Truth Bomb: Why Our Modern Framily Goes to Pride

Recently our family participated in our fourth annual Orlando Come Out With Pride parade and celebration.  Our entire family, including my almost-five-year-old son.  To us, this is an exciting and much anticipated family event that we look forward to every year.  We wear rainbows, and catch beads, and give hugs and blow kisses to all of the beautiful people walking in the parade and chant "LOVE IS LOVE" at the top of our lungs for hours on end.  It's fantastic. In past years my son was definitely more interested in playing in the grassy lawn with the other little kids, but this year he was engaged, asking a lot of questions, dancing, finding shoulders to sit on, giving high fives to Drag Queens and waving a rainbow flag up and down the streets with a smile and light in his eyes.  It's that light that inspires me to write this for you. 

Children have an innate sense of happiness and love.  So it is our choice to show him that ALL types of love and those expressions of love are natural and normal.  We want the kind of child who isn't afraid to be a caring person with compassion who can act on his feelings.  Whoever he becomes is totally fine with us.  We cannot dictate the person our son will grow up to be in this world, but we can offer him unconditional love and support. We can dictate the environment he grows up in and show him love through actions and not just words. That is who we have chosen to be as parents.  We do have lengthy discussions about whatever questions he has.  This year he asked his father why everyone was smiling and so happy and his father explained that they were all very joyful about celebrating LOVE.  Our boy immediately said with, "I LOVE this!" You could visibly see how excited he was to share in that feeling of joy.  It is in those moments that we, as his parents, brush our shoulders off a bit and high five one another, because thats a sign we are doing something right.  Parenting win! 

We don't look at it as "exposing" him to anything.  I don't find that complimentary at all. In fact, this is an insult beyond measure. To imply that we "expose" makes it sounds as if we are putting him into danger, or forcing him to be around something negative.  We simply choose to let our son be part of our lives.  We introduce him to our friends and colleagues who are positive influences in our own lives.  We try to make new friends all the time, and in turn give him a wide social network of people.  The expression "it takes a village" is very true.  I want my son be given the opportunity to know many different kinds of people and for him to make connections to those people based on how he feels.  I want to raise a son who is around strong men with character and manners, social conscious, ethics, and honor.  I want my son to see strong women who have drive and passion, who are to be seen as equal to him and to be respected.  I want my son to use the language of love and not to play into the social "norms" and callous disregard for others. This isn't who we want our children to be.  We want them to hold on to their natural sense of warmth toward people.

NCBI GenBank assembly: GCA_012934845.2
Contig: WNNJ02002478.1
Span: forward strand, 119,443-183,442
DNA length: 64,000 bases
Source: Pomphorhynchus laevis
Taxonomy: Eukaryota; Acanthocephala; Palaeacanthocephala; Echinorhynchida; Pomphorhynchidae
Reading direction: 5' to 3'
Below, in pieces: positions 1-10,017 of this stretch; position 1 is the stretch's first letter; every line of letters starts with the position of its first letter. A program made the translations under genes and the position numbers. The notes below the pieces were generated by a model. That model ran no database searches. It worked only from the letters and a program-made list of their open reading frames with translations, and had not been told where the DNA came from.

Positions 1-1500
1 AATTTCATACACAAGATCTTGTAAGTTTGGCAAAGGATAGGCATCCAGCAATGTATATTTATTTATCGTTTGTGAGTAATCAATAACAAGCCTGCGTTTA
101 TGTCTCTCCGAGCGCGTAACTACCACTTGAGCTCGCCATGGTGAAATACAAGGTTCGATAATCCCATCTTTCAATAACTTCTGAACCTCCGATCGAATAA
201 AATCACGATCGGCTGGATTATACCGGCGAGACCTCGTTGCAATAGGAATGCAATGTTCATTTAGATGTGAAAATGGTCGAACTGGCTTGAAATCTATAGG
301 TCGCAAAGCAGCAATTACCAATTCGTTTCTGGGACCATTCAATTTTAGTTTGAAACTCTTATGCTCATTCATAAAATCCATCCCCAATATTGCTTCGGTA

I also want my son to see that families come in all forms.  I want him to be proud of his family, albeit not the "norm" of the "typical" family we are a strong unit and parent him with the same morals and ethics as any other...just from two households.  He had the opportunity at Pride to see families of all kinds and to support families of all kinds. He loves to play with all of the kids that show up and trust me, Orlando Pride is all about kids and families.  Every year we see the same kiddos and B loves making new friends, he talks to grown ups and just like any other little boy if hand him a flag and he will wave that thing with all of his might. We are fortunate enough to have some very cool hosts every year that really enjoy seeing our son's presence at Pride.  Just like we ask that acceptance from our community, we return that encouragement and support.